Scanning Source Code
Now we have established Possum’s use case and its formal grammar, we can almost start writing some Xojo code to implement the langauge!
A programming langauge can be imlpemented in many ways but Possum will take a “traditional” approach and split the implementation into the following phases:
- Scanning (aka tokenisation)
The scanner’s job is to take a Xojo
String of Possum source code and convert it into an array of tokens. These tokens will subsequently be fed to the parser. Think of a token as the atomic building block of a programming language. In essence, they represent either an operator symbol (e.g:
>>), a literal value (e.g:
true) or keyword (
else). Some tokens don’t fall into one of these categories and are “special” (e.g: the end-of-file marker, newlines, indentation, etc). The scanner’s job is to analyse the characters fed to it and partition them into tokens. In addition to determining the character content of a token (it’s lexeme), the scanner will also store the line number the token occurs on and the position in the source code of the first character of the token. This will come in handy later on if we encounter an error and want to report its position to the user.
Types of Tokens
Before we can tokenise any source code, we need to have a firm definition of what Possum’s syntax is. Below is an overview.
Comments begin with a
# and continue until the end of the line. They are ignored by the scanner.
+ # Addition - # Subtraction / unary negation * # Multiplication / # Division % # Remainder = # Assignment += # Addition assignment -= # Subtraction assignment *= # Multiplication assignment /= # Division assignment %= # Remainder assignment == # Equality < # Less than > # Greater than <> # Not equal to <= # Less than or equal to >= # Greater than or equal to & # Bitwise AND | # Bitwise OR ^ # Bitwise XOR ~ # Bitwise NOT << # Left shift >> # Right shift <= # Function block indicator => # Key/value operator ? # Ternary conditional component : # Ternary conditional component / block start indicator . # Access operator / decimal point , # Separator ?? # Nothing coalescing operator _ # Line continuation marker " # String delimiter @" # Escaped string literal indicator ; # Optional statement terminator
Keywords are case-sensitive in Possum.
and as block class constructor downto else elseif exit false for foreach foreign function if import is not nothing or pass quit repeat return skip static super then this true until var while xor yield
Like keywords, identifiers are case sensitive. Valid identifiers begin with a Unicode letter or underscore and may be followed by >= 0 Unicode letters, digits or the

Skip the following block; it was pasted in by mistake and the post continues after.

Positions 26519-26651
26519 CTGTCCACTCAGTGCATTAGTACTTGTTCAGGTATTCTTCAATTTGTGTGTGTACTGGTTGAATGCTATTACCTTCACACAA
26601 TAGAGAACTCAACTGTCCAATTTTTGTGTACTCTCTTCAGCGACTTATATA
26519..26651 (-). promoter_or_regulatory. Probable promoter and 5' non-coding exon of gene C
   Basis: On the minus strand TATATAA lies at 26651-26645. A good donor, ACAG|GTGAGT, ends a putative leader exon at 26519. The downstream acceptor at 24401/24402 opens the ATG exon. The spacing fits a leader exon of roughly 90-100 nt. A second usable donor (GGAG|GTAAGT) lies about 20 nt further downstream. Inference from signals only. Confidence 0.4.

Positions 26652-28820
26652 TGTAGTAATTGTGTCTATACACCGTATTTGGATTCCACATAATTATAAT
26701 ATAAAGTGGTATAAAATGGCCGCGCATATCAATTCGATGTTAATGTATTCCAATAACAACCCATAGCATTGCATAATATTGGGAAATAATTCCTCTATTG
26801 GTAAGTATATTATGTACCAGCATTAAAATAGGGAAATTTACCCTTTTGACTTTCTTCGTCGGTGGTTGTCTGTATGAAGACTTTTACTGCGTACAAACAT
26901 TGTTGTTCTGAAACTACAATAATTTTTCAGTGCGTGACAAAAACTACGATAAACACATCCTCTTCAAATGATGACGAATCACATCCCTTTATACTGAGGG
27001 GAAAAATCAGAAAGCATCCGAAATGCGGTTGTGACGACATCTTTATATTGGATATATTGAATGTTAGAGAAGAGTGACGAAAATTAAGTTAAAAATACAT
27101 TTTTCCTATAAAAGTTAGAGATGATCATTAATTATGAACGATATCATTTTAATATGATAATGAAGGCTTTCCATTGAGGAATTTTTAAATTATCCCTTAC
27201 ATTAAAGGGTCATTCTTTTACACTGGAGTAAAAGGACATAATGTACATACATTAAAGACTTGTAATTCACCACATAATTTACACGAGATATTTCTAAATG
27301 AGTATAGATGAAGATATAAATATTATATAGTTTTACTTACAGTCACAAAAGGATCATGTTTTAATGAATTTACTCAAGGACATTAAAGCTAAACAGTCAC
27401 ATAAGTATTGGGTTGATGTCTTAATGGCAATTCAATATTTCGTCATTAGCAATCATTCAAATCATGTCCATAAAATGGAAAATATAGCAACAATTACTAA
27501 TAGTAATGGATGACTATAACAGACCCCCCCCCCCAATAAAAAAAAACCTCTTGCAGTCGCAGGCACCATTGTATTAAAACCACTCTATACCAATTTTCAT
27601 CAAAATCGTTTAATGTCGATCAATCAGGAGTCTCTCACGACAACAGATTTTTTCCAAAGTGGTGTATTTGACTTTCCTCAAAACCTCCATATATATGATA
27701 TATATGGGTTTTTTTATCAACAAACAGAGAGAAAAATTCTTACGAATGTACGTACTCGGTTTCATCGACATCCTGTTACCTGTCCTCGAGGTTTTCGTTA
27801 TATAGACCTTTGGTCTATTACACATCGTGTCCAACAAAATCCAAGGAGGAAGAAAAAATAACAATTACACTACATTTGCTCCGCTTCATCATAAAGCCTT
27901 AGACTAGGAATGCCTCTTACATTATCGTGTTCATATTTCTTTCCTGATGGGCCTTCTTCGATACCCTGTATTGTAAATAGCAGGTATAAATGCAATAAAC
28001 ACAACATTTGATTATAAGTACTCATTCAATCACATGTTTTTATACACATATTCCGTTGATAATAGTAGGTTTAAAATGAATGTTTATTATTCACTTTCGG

_ character. An identifier may also optionally be followed by either a single
valid OK mutate snake_case myvar1 _classProperty __staticClassProperty isHappy? chop!
Note that an identifier prefixed with a single
_ is a class property and an identifier prefixed with
__ is a static class property.
There are three ways to represent integer numbers in Possum:
64 # Integer 0x40 # Hexadecimal 0b1000000 # Binary
Optionally, you can separate digits with the
_ character. For example
100_000 is the same as
100000. This approach works for all types of integer literals (e.g:
0b1000_000 ). The
_ is simply removed from the value.
A non-integer number is a real number written as the integer component followed by a period and then the fractional part. Non-integers may also be written in scientific notation with
e indicating the power of 10:
1.0 2.590 100_000.5 # 100000.5 1e3 # 1000 3e2.5 # Invalid decimal point
Textual data in Possum is handled by the primitive
String datatype. String literals are created by matching double (
") quotes and may span multiple lines. Text flanked by double quotes is known as a verbatim literal. They are verbatim because every character between the opening and closing
" is included.
var t = "Hello World" var multiline = "This is over three lines"
Character combinations consisting of a backslash (
\) followed by a certain character are called escape sequences. Escape sequences only work within escaped string literals. These are prefixed with the
var t = @"Hello\tWorld\n" # Includes a tab and newline var t2 = @"A double quote: \"" # A double quote: "
\n Newline \t Horizontal tab \" Double quote \\ Backslash \u Unicode code point
It’s not possible to include a double quote within a verbatim literal. If you don’t need to include a
" in the literal, using a verbatim literal is recommended as parsing it is much faster than parsing an escaped literal.
\u followed by one to eight hex digits can be used to specify a Unicode code point:
System.print(@"\u41\ub83\u00DE") # AஃÞ System.print(@"\u1F64A\u1F680") # 🙊🚀
Rather than using curly braces to enclose blocks of code, Possum takes inspiration from Python and uses indentation to denote a block. Unlike Python, spaces at the beginning of a line have no meaning and are detected by the scanner as an error. Only horizontal tabs can be used for indentation. The scanner needs to correctly identify when indentation and dedentation has occurred. For example, given the following code:
a b c d
The scanner needs to produce the following tokens:
IDENTIFIER(a) INDENT IDENTIFIER(b) INDENT IDENTIFIER(c) DEDENT DEDENT IDENTIFIER(d)
The next post will walk through the code for Possum’s scanner.